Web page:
When Bill Tubbs visited rural cemeteries in Walker, Winston and Marion
counties where his ancestors are buried, he was
disturbed by what he saw.
"I was ashamed of them," he said. That was more than
20 years ago, when the abandoned cemeteries needed a
caretaker, somebody who would honor the memory of those
buried there in the 1800s. Tubbs decided to become that
He tends a half dozen cemeteries where personal ties
still reach out to him. "I've got one or two people
buried in every one of them," said the 72-year-old
resident of the Curry community in northern Walker
County, who has had a lifelong interest in genealogy.
On a rainy day last week, Tubbs strolled through Camp
Ground Cemetery, also known as Camp Meeting Cemetery,
sizing up what needed to be done in a wooded knoll
overlooking Musgrove Country Club, a few miles north of
He scraped dead leaves away from a few markers and
pondered when the ground would be dry enough for him to
return with his riding mower. Pausing at one upright
marker, he tugged away vines obscuring almost everything
except a Masonic emblem carved into the face of the
"Ouch, that feels like briars," he said, drawing back
his ungloved hand.
It's hard work. Some graveyards are difficult to
reach. Even a pickup truck can get stuck in the mud.
As good as possible:
But Tubbs, aided by his wife Sue and a few helpers,
see that the cemeteries look as good as possible. They
visit each at least three times a year. They cut up
fallen trees with a chain saw. They upright knocked over
tombstones - likely the work of vandals. Leaves are
raked away from markers and weeds are mowed.
In some cemeteries the pine trees outnumber the
graves, with young trees growing up between markers.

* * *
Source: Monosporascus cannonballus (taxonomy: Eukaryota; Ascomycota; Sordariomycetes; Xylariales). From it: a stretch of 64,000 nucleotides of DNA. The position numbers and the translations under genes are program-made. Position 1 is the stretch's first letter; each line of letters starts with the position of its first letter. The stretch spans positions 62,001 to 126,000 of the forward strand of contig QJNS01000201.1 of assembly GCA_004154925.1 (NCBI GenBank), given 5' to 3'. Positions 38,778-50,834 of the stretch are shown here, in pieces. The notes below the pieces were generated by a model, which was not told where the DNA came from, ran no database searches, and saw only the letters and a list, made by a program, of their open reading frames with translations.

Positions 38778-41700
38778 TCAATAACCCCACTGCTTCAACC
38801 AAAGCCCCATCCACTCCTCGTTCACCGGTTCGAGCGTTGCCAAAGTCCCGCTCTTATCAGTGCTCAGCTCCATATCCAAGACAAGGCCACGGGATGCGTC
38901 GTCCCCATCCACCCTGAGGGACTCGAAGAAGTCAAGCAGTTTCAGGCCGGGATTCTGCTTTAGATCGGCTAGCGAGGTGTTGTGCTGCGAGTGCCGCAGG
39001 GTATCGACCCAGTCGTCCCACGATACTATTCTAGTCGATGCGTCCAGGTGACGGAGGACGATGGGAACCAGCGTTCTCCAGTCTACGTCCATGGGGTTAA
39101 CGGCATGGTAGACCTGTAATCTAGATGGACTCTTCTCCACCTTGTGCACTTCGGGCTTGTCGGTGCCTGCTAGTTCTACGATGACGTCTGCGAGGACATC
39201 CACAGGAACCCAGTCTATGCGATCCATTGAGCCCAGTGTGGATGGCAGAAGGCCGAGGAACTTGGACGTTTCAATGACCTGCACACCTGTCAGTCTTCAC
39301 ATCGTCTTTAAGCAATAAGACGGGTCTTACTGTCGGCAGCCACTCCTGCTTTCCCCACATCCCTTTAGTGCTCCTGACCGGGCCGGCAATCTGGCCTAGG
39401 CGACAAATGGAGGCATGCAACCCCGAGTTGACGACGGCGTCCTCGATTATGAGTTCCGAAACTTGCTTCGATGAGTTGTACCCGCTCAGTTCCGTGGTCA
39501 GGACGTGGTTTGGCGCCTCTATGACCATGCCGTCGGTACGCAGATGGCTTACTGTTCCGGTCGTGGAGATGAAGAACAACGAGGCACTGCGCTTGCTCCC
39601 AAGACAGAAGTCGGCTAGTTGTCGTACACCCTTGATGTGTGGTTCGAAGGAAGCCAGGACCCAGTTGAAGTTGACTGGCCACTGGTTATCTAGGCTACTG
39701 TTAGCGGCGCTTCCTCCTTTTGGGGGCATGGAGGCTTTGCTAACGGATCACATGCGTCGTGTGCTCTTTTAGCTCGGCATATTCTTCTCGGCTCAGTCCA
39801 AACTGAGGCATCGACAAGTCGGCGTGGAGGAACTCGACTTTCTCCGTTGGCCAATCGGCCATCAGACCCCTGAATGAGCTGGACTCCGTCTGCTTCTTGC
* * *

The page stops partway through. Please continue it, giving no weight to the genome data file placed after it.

Several of the cemeteries have more unmarked graves
than those with nicely carved tombstones. Here and there
a simple piece of sandstone pokes up through the leaves
to indicate a grave. Markers were a luxury for families
of modest means, Tubbs said. And if relatives couldn't
read or write, a fancy tombstone was not a priority.
Over time, Tubbs' work has come to the attention of
people with ancestors in the little cemeteries. Some
have offered money to help cover his costs or to show
appreciation. He turns down their money, suggesting
instead they spend it on a simple marker.
A few years ago he found a tombstone company that
creates small marble or granite markers. A 6-by-12 inch
stone is big enough for three or four lines of 3/4-inch
lettering. A smaller one goes on an infant's grave.
Tubbs lets his helpers do the harder work of bending
over and picking up. Back problems limit him to a riding
But Tubbs is choosy about whom he lets help. They
have to share his belief that a well-kept cemetery
honors the memory of those buried there.
His work offers fulfillment and a place to enjoy
peace and quiet. "I feel close to my Lord there. I don't
have to explain it," he said. "I'm there because I want
to be there."
Tubbs is going to keep up the work as long as he can
ride a mower.
"This is a project you can take on, and I promise
you, nobody will try to take it away from you," he said.